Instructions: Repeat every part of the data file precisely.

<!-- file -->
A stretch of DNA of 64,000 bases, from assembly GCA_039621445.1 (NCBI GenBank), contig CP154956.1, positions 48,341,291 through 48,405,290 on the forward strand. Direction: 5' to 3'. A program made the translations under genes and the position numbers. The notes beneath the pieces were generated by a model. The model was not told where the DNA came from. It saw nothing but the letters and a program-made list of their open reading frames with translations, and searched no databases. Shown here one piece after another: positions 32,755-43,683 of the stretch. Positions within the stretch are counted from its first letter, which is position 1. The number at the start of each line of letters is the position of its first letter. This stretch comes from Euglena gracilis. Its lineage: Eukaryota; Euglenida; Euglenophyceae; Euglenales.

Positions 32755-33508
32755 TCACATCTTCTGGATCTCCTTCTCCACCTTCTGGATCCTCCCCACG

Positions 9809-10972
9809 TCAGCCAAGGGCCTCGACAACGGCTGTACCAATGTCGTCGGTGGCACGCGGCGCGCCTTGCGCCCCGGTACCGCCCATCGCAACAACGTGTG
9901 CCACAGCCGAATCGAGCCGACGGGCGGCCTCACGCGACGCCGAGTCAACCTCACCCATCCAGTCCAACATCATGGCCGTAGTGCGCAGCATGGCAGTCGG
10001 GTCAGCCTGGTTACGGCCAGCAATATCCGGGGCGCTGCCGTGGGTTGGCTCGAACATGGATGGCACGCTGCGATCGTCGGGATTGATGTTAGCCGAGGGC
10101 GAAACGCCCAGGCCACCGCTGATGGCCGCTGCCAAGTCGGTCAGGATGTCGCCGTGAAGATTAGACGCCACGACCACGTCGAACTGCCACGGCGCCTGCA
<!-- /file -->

A stretch of DNA of 64,000 bases, from assembly GCA_039621445.1 (NCBI GenBank), contig CP154956.1, positions 48,341,291 through 48,405,290 on the forward strand. Direction: 5' to 3'. A program made the translations under genes and the position numbers. The notes beneath the pieces were generated by a model. The model was not told where the DNA came from. It saw nothing but the letters and a program-made list of their open reading frames with translations, and searched no databases. Shown here one piece after another: positions 32,755-43,683 of the stretch. Positions within the stretch are counted from its first letter, which is position 1. The number at the start of each line of letters is the position of its first letter. This stretch comes from Euglena gracilis. Its lineage: Eukaryota; Euglenida; Euglenophyceae; Euglenales.

Positions 32755-33508
32755 TCACATCTTCTGGATCTCCTTCTCCACCTTCTGGATCCTCCCCACG

Positions 9809-10972
9809 TCAGCCAAGGGCCTCGACAACGGCTGTACCAATGTCGTCGGTGGCACGCGGCGCGCCTTGCGCCCCGGTACCGCCCATCGCAACAACGTGTG
9901 CCACAGCCGAATCGAGCCGACGGGCGGCCTCACGCGACGCCGAGTCAACCTCACCCATCCAGTCCAACATCATGGCCGTAGTGCGCAGCATGGCAGTCGG
10001 GTCAGCCTGGTTACGGCCAGCAATATCCGGGGCGCTGCCGTGGGTTGGCTCGAACATGGATGGCACGCTGCGATCGTCGGGATTGATGTTAGCCGAGGGC
10101 GAAACGCCCAGGCCACCGCTGATGGCCGCTGCCAAGTCGGTCAGGATGTCGCCGTGAAGATTAGACGCCACGACCACGTCGAACTGCCACGGCGCCTGCA